Canucks accepts challenge to change culture and accepts Patrik Allvin’s plan

VANCOUVER – With self-improvement, as with many things, it’s easier to promise something than to deliver. How many New Year’s resolutions have failed to survive January? Or New Year’s Eve?

But as for Vancouver Canucks general manager Patrik Allvin’s mission this season to have the players elevate the culture by working every day to put the team ahead of themselves, sacrificing whatever it takes to win, Elias Pettersson and Quinn Hughes say they totally agree.

“Absolutely,” Pettersson, the 23-year-old center, said Monday. “I mean, that’s what it all comes down to. It doesn’t matter if I play my best game, if we don’t win, I’m still going to be mad. That’s what it’s about. He’s trying to create a winning culture and it’s good to be a part of it.”

Hughes, the 22-year-old defender, said: “I think that’s a big thing for me. I don’t have to be anyone but myself, but I want to win and whatever I have to do to make that happen, I’ll try to do it.”

Speaking to reporters at the Canucks’ annual Jake Milford benefit at Northview Golf Club in Surrey, Hughes said he thinks players are taking up the challenge of changing the culture, delivered directly by Allvin at the final meetings last spring after that Vancouver missed the Stanley Cup playoffs for the sixth time in seven seasons.

“I think it’s already been heard,” he said. “I think the guys have come to camp in good shape. Everyone already did their bike test and just asking the guys what the numbers were they said it was pretty good. I think everyone really scored this year.”

The Canucks undergo medicals and more tests Wednesday before opening training camp on the ice Thursday in Whistler.

Culture will debate around the Canucks this season as if the hockey team is a fromagerie or the National Film Board.

But then again, it’s easier to argue than to change.

Veteran Canuck leaders like JT Miller, Luke Schenn and Tyler Myers have talked about learning to win and the mindset and sacrifice it takes, but nothing gets better without universal acceptance, especially among the team’s younger stars.

Selected a year apart, one Calder Trophy winner and the other runner-up, Pettersson and Hughes are hugely influential.

After a dismal start last season (four goals in 28 games) that mirrored the team’s start and contributed to the firing of coach Travis Green and general manager Jim Benning on Dec. 5, Pettersson exploded in the second half, racking up 26 goals and 51 points. in his last 44 games under new coach Bruce Boudreau.

He was also pushed to the wing at times and Boudreau moved him up and down the top three lanes, but he was productive wherever and with whomever he played.

Hughes, who like Pettersson missed the first half of training camp while waiting for a new contract, took his overall game up a notch. The dynamic skater enhanced his defensive game as he continued to contribute 60 assists and 68 points, breaking long-standing franchise records for a defenseman while averaging 25:15 of ice time.

During the offseason, Hughes told Boudreau he could switch to the right side of defense from his natural left side if needed, and the coach told Sportsnet on Friday that the Canucks will test Hughes there during training camp. Boudreau is expected to pair Hughes with Oliver Ekman-Larsson, which could give the Canucks a true No. 1 pairing capable of eating big minutes in all situations.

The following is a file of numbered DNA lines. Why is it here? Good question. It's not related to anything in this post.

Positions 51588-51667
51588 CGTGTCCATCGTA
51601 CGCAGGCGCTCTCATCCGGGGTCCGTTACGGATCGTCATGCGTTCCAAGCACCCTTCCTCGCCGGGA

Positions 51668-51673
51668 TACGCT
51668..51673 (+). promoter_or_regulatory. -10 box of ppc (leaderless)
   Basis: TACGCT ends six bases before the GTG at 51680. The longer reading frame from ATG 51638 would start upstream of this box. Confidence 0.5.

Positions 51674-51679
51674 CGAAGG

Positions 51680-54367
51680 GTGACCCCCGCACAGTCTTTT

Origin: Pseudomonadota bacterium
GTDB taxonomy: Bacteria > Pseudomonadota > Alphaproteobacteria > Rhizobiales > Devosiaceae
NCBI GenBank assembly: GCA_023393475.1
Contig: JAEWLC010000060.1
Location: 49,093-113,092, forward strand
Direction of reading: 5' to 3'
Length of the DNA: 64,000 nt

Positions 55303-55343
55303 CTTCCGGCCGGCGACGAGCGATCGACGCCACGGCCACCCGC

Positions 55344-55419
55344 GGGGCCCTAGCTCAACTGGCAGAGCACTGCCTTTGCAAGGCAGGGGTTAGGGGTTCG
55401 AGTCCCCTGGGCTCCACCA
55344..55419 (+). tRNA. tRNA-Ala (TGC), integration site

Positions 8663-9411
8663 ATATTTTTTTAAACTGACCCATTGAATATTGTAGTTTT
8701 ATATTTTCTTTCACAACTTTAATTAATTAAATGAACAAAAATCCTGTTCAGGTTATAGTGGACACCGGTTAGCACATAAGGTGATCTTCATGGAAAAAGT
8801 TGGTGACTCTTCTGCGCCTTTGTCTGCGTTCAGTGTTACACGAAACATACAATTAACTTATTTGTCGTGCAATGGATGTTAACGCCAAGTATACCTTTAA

Hughes said Monday that he spent the offseason preparing to work on the right side. Training partners at his development coach father’s elite camp in Michigan included Quinn’s brothers Jack and Luke, Dylan Larkin, Zach Werenski, Trevor Zegras, Cole Caufield and Matty Beniers, among other NHL players. .

“I started working in the summer on a few different packages and I think there are more things I can do offensively on the right side blue line,” Hughes explained. “Sometimes I find myself standing on the left.”

Hughes said he played right back growing up, but was moved to the left side during his two seasons at the University of Michigan.

“It’s probably harder in the neutral zone where I’m getting a pass (with the backhand) and I can’t get up the wall,” he said of playing down the right. “But I think about other aspects, seeing everything in my forehand, being in the rest zone and (I can) take a step and take a shot, go into it. And I don’t think anyone has seen me on the right side, so they don’t know what to expect. I think it might catch some people off guard, but we’ll see. I’d definitely like to try it out in a couple of exhibition games.”

The Canucks’ preseason kicks off Sunday with home-and-away split games against the Calgary Flames.

“I like to think I learned a lot from last season,” Pettersson said. “So, I’m just trying to think about the positives and hopefully a better start to this year.”

Pettersson offered a one-word answer for the stark difference between his first and second halves: “Confidence.”

What do you like most about your team?

“I like our creativity,” said Pettersson. “There are a lot of offensive-minded people so I think we can create scoring chances on all four lines. The correct answer, I don’t know. But I think the second part (of the season) shows that when we play as a team, we can compete with the best teams in the league, which is the main goal: to get to the playoffs.”

That success or failure is how all Canucks will be judged.

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